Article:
Institut Curie, PSL Research University, U1143 INSERM, UMR3666 CNRS, Cellular and Chemical Biology unit, Paris, Cedex, France.

Gangliosides in the outer leaflet of the plasma membrane of eukaryotic cells are essential for many cellular functions and pathogenic interactions. How gangliosides are dynamically organized and how they respond to ligand binding is poorly understood. Using fluorescence anisotropy imaging of synthetic, fluorescently labeled GM1 gangliosides incorporated into the plasma membrane of living cells, we found that GM1 with a fully saturated C16:0 acyl chain, but not with unsaturated C16:1 acyl chain, is actively clustered into nanodomains, which depends on membrane cholesterol, phosphatidylserine and actin. Read More

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Laboratory evaluation of the rapid diagnostic tests for the detection of Vibrio cholerae O1 using diarrheal samples.

PLoS Negl Trop Dis 2021 Jun 15;15(6):e0009521. Epub 2021 Jun 15.

Division of Bacteriology, ICMR-National Institute of Cholera and Enteric Diseases, Kolkata, India.

Background: Cholera, an acute diarrheal disease is a major public health problem in many developing countries. Several rapid diagnostic tests (RDT) are available for the detection of cholera, but their efficacies are not compared in an endemic setting. In this study, we have compared the specificity and sensitivity of three RDT kits for the detection of Vibrio cholerae O1 and compared their efficiency with culture and polymerase chain reaction (PCR) methods. Read More

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Genomic contextualisation of ancient DNA molecular data from an Argentinian fifth pandemic infection.

Microb Genom 2021 Jun;7(6)

Instituto Nacional de Enfermedades Infecciosas, INEI-ANLIS "Dr. Carlos G. Malbrán", Buenos Aires, Argentina.

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The bane of coastal marine environment: A fatal case of Vibrio vulnificus associated cellulitis and septicaemia.

Indian J Med Microbiol 2021 Jun 11. Epub 2021 Jun 11.

Cholera and Biofilm Research Laboratory, Rajiv Gandhi Center for Biotechnology, Trivandrum, 695014, Kerala, India. Electronic address:

Vibrio vulnificus is a Gram negative motile bacterium known to cause fatal septicaemia and wound infection. It is commonly associated with the consumption of under-cooked seafood or exposure to marine environment. We report a case of a 55 year old male patient, who was presented with right lower limb cellulitis and septicaemia due to V. Read More

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Three transmission events of Vibrio cholerae O1 into Lusaka, Zambia.

BMC Infect Dis 2021 Jun 14;21(1):570. Epub 2021 Jun 14.

University of Maryland School of Medicine, Baltimore, MD, USA.

Background: Cholera has been present and recurring in Zambia since 1977. However, there is a paucity of data on genetic relatedness and diversity of the Vibrio cholerae isolates responsible for these outbreaks. Understanding whether the outbreaks are seeded from existing local isolates or if the outbreaks represent separate transmission events can inform public health decisions. Read More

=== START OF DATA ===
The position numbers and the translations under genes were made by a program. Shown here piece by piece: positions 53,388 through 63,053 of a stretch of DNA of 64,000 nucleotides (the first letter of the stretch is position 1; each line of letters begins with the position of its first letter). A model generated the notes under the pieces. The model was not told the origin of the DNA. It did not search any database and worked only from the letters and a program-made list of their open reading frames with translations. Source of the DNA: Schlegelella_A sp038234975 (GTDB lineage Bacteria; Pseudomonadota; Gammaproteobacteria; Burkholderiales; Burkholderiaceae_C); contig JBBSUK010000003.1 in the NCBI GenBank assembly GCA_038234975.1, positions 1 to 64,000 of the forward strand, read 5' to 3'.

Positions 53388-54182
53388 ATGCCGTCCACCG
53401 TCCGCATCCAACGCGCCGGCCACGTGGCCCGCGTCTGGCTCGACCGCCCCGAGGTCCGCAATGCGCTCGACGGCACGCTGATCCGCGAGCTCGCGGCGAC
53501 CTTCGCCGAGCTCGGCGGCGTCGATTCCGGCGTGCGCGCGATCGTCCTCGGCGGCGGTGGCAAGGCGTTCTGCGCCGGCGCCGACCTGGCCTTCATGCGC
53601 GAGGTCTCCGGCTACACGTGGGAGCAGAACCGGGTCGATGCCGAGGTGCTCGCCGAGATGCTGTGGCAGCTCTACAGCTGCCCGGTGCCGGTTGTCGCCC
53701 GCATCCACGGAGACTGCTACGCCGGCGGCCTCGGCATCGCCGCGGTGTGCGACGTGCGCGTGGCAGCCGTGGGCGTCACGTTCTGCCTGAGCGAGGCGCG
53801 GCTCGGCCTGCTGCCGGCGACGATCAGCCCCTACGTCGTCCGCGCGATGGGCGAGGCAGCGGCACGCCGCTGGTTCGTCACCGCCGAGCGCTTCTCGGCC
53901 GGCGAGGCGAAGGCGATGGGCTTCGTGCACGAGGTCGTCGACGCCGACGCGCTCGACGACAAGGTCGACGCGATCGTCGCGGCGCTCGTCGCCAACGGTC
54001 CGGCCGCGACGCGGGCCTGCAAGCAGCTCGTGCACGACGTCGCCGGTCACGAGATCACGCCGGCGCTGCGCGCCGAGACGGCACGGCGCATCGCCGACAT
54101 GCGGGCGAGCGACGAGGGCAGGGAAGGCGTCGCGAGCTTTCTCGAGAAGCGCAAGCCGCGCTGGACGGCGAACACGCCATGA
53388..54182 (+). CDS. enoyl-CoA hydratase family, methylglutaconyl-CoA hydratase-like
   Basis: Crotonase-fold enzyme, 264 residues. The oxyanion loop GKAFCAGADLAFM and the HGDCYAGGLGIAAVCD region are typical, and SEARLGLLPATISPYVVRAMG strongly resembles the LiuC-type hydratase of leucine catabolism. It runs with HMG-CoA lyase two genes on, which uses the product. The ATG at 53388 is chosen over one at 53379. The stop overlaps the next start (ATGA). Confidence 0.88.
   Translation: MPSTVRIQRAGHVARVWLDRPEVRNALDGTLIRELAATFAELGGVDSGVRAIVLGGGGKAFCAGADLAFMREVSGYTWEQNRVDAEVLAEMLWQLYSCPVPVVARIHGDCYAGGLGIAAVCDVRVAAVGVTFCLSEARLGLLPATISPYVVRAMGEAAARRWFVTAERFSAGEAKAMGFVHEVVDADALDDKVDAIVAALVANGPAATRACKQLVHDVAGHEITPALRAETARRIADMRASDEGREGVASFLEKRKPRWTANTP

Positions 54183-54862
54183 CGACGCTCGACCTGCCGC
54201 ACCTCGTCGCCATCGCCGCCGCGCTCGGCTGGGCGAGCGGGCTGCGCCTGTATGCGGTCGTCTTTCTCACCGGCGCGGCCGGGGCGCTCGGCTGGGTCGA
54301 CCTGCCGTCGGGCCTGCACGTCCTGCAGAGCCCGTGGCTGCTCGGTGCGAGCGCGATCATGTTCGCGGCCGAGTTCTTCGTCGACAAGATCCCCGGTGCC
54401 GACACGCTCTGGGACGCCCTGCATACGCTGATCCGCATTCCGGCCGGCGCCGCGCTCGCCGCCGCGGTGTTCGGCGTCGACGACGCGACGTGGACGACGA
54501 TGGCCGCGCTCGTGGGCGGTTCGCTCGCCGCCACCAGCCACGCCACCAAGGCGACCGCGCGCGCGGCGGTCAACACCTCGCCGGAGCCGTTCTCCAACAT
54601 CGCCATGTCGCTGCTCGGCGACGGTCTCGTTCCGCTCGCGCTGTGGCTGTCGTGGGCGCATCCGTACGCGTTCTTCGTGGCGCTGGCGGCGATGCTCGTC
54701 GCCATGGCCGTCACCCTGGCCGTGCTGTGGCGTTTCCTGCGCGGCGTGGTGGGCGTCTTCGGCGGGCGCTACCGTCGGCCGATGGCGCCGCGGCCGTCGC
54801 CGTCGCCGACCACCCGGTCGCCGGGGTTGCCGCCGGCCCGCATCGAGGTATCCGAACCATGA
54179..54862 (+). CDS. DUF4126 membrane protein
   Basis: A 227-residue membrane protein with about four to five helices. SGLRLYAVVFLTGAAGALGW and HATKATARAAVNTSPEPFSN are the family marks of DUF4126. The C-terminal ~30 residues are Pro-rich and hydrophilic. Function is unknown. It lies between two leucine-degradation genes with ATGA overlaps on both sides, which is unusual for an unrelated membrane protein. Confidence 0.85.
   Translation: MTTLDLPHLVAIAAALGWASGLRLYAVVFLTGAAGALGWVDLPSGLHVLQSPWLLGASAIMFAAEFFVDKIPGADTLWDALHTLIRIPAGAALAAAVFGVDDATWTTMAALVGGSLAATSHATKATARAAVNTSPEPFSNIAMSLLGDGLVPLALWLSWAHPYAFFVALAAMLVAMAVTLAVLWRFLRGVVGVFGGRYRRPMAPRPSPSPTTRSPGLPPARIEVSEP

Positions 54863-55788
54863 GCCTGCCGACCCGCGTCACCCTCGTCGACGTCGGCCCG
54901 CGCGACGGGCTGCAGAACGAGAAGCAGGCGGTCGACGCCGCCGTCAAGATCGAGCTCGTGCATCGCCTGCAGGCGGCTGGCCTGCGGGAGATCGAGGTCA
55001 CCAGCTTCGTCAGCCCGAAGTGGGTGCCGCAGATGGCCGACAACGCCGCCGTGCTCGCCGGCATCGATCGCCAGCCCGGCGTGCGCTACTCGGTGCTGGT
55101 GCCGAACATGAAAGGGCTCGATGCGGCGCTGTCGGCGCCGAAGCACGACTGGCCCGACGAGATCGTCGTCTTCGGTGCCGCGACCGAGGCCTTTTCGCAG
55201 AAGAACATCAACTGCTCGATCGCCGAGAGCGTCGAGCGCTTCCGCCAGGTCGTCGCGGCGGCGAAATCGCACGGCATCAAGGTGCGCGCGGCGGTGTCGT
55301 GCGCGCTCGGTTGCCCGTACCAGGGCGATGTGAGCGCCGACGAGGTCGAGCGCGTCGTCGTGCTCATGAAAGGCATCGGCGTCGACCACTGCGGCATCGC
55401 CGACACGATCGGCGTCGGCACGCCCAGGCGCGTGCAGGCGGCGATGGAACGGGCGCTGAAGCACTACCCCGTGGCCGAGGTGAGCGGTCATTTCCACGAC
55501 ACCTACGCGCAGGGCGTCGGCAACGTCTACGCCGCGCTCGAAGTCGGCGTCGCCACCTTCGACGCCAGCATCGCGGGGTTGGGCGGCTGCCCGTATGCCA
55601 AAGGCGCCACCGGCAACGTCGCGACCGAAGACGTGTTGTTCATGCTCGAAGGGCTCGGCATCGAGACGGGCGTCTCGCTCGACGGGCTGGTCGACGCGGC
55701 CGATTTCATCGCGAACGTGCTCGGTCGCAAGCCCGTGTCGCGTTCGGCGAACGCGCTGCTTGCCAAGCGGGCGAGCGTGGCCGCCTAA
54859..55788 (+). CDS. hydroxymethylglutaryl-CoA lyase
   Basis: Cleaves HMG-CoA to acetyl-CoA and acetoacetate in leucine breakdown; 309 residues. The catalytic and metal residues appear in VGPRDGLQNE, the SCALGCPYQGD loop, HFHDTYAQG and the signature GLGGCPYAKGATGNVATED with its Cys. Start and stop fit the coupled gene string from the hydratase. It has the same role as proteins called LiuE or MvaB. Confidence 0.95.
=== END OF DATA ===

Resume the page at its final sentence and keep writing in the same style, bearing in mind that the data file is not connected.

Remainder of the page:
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Epidemic and PCR-based identification of vibrio cholera through OmpW gene from diarrhoeal patients admitted at different hospitals of Baluchistan.

J Pak Med Assoc 2021 Apr;71(4):1189-1192

Department of Biochemistry, Bolan University of Medical and Health Sciences, Quetta, Pakistan.

Objective: To study the different epidemiological and polymerase chain reaction-based identification of vibrio cholera.

Methods: The cross-sectional study was conducted at the Center for Advanced Studies in Vaccinology and Biotechnology, University of Balochistan, Quetta, Pakistan, from January 5 to December 6, 2019, and comprised faecal / rectal swab samples from patients with a history of untreated severe diarrhoea of <12-hour duration. The samples were collected from suspected cholera patients at different hospitals of the province. Read More

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Bovine Serum Albumin-Dependent Charge-Transfer Kinetics Controls the Electrochemical Immunosensitive Detection: as a Model Bioanalyte.

Electrocatalysis (N Y) 2021 Jun 9:1-10. Epub 2021 Jun 9.

Molecular Sciences Institute, School of Chemistry, University of the Witwatersrand, Johannesburg, 2050 South Africa.

This work investigates how bovine serum albumin (BSA), a commonly used protein in the fabrication of electrochemical immunosensors, can impact on the sensitivity of detection when integrated with antibody (Ab) pre-encapsulated with (i) insulating polyacrylonitrile (PAN) fibre (i.e., GCE-PAN-Ab-BSA immunosensor) or (ii) conducting PAN-grafted iron (II) phthalocyanine (FePc) (i. Read More

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Chitosan and alginate salt as biomaterials are potential natural adjuvants for killed cholera vaccine.

J Biomed Mater Res A 2021 Jun 11. Epub 2021 Jun 11.

Department of Microbiology and Immunology, Faculty of Pharmacy, Beni-Suef University, Beni-Suef, Egypt.

Chitosan and alginate salts are natural biopolymers that have gained recent attention in the biomedical sectors. Their properties allow them to become potential candidates as safe, cheap, and effective vaccine adjuvants. The present study aimed to enhance the immunogenic response of a current injectable killed cholera vaccine (KCV) using chitosan and alginate salt as natural adjuvants against alum. Read More